By SCOTT MCKIE B.P.
ONE FEATHER STAFF
I do not like to dogpile on an issue, but I’ll make an exception this week. Sports Illustrated’s Andy Benoit tweeted “women’s sports in general not worth watching” on June 22. I not only completely disagree with Benoit, but I must ask what sports is he watching?
In all fairness, before I go further, I must report that the day after that tweet, Benoit did apologize, “My sincere apologies for last night’s senseless tweets. I got carried away responding to playful ribbing…and, in my stupidity, overcompensated by saying something ignorant and extreme. 100% mistake on my part, for which I’m deeply sorry.”
Ok, controversial comment made and subsequently apologized for…now, let’s examine the point at hand – women’s sports.
Benoit’s comments came during the Women’s World Cup in Vancouver, Canada. I have watched just about every match televised from the group stage on, and I must say I’ve been impressed with the level of play. In fact, I made the comment to my wife in the first one we watched that I was enjoying it a lot more than the Men’s World Cup because the women didn’t flop and fake injuries as much as the men. The level of play and competition was refreshing.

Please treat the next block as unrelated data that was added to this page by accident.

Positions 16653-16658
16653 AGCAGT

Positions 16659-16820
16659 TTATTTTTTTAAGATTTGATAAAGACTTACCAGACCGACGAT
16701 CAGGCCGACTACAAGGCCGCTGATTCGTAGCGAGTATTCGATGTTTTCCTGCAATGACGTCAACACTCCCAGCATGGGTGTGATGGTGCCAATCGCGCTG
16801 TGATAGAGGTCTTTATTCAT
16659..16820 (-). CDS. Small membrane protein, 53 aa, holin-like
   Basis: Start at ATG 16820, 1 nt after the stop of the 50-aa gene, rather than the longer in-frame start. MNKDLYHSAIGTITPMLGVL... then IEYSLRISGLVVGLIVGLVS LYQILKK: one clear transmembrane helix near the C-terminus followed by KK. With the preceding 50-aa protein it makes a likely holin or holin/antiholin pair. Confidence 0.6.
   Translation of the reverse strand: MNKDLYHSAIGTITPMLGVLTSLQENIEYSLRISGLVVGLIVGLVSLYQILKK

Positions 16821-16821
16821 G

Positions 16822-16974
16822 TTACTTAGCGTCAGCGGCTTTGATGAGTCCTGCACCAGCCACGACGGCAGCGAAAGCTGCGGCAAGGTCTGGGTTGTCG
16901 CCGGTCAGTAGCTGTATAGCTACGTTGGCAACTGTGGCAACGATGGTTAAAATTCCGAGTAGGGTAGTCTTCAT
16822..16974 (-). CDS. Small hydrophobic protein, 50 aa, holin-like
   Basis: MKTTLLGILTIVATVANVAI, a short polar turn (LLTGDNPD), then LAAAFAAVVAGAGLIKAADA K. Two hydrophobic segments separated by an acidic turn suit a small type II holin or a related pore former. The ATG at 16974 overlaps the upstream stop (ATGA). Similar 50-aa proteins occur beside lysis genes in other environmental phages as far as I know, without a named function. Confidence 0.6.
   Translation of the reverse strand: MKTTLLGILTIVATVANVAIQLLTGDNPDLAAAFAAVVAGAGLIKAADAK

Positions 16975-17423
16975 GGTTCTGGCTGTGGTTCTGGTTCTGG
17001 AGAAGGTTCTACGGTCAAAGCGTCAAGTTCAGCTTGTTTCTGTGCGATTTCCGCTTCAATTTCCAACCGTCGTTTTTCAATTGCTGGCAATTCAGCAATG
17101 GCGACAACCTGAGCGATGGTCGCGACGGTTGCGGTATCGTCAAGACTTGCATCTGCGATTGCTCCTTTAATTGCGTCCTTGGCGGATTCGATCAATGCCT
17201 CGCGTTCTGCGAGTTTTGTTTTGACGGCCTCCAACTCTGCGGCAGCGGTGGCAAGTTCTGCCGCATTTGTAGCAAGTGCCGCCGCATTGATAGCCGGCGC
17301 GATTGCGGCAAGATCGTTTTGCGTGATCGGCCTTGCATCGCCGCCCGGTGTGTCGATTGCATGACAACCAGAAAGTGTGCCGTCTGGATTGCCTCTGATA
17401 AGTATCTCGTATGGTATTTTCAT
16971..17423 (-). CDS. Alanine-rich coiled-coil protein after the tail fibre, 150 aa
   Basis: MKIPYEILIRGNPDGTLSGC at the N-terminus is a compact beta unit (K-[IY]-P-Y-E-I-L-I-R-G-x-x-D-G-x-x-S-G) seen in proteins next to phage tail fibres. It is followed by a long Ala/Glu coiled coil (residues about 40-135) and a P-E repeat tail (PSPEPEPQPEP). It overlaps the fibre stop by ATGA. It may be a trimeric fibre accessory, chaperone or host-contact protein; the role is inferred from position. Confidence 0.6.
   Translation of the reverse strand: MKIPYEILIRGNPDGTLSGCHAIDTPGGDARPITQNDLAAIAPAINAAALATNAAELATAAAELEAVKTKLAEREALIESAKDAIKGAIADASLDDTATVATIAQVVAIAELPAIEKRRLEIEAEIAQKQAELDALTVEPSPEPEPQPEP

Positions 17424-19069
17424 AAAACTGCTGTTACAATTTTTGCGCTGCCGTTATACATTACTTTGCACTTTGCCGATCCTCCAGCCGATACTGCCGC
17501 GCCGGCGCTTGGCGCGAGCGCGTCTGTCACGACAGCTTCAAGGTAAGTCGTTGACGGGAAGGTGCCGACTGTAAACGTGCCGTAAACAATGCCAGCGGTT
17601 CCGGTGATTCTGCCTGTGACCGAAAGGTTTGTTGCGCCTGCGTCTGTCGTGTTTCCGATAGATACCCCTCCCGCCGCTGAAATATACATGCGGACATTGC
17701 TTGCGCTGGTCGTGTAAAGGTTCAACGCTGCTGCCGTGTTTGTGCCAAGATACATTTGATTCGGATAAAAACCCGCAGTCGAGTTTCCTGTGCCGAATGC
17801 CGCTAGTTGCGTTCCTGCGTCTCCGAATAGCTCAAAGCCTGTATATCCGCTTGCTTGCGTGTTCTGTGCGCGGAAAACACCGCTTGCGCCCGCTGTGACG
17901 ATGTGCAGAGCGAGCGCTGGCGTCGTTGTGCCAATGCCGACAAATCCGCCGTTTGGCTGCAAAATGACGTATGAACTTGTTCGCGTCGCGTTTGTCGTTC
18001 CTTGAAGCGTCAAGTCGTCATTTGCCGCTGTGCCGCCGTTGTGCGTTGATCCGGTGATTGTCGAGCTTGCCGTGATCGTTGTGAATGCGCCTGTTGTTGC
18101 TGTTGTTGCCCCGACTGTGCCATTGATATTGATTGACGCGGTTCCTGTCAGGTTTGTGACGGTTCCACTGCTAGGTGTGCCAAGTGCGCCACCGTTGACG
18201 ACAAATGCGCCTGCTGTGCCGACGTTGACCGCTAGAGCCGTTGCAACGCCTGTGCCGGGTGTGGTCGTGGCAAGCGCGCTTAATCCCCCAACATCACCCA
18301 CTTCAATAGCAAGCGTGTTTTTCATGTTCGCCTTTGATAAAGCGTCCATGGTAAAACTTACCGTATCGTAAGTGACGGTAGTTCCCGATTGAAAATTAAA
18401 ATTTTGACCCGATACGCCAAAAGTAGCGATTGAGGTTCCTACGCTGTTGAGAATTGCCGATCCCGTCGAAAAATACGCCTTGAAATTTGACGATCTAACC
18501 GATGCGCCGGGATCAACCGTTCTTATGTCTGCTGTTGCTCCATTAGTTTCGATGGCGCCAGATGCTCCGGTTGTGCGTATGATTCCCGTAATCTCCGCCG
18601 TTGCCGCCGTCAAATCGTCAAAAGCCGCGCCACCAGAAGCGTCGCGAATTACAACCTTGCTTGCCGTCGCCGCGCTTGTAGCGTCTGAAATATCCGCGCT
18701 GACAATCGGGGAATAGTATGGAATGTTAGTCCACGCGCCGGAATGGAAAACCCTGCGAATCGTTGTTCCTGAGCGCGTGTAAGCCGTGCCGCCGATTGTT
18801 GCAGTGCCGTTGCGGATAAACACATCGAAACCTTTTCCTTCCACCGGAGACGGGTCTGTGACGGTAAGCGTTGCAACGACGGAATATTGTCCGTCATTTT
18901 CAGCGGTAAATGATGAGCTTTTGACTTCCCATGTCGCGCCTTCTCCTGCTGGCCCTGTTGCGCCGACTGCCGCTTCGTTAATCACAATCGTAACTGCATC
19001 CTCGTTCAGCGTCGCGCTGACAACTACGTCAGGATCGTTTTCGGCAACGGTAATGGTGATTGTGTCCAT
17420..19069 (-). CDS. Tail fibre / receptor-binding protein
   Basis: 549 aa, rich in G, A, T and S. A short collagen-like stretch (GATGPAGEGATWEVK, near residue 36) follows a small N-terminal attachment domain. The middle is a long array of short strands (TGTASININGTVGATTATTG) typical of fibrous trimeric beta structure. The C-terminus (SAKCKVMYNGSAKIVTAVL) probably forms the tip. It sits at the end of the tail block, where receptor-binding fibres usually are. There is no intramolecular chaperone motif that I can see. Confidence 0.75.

I am a true fan of sports. Gender doesn’t have anything to do with me wanting to or not wanting to watch a sport. I only care about the game itself and the competitiveness and drive of the athletes, and that goes for anything from pee wees to pros.
In a previous column, I discussed the link between sports and academic achievement. Female high school athletes especially benefit from sports participation. According to the Women’s Sports Foundation, female athletes are 92 percent less likely to get involved in drugs and three times more likely to graduate than their non-athlete counterparts.
To say that women’s sports aren’t worth watching means that you aren’t giving it a try and that’s unfair. Women work just as hard as the men in training. They play just as hard, sometimes harder, as men. In short, they deserve the same respect as men, maybe more.
When I hear someone say, “Oh, they’re just girls” or “they play like a bunch of girls”, I think of professional athletes like Billie Jean King, Shoni Schimmel, Serena Williams, and Abby Wambach (U.S. Women’s Soccer team), and if playing like a girl means working every day to achieve greatness in your sport, then count me in. I want to play like a girl too.
QUOTE OF THE WEEK
“I will be at Kentucky,” said John Calipari, Kentucky men’s basketball head coach, in denying rumors he might be making a change to the NBA’s Sacramento Kings.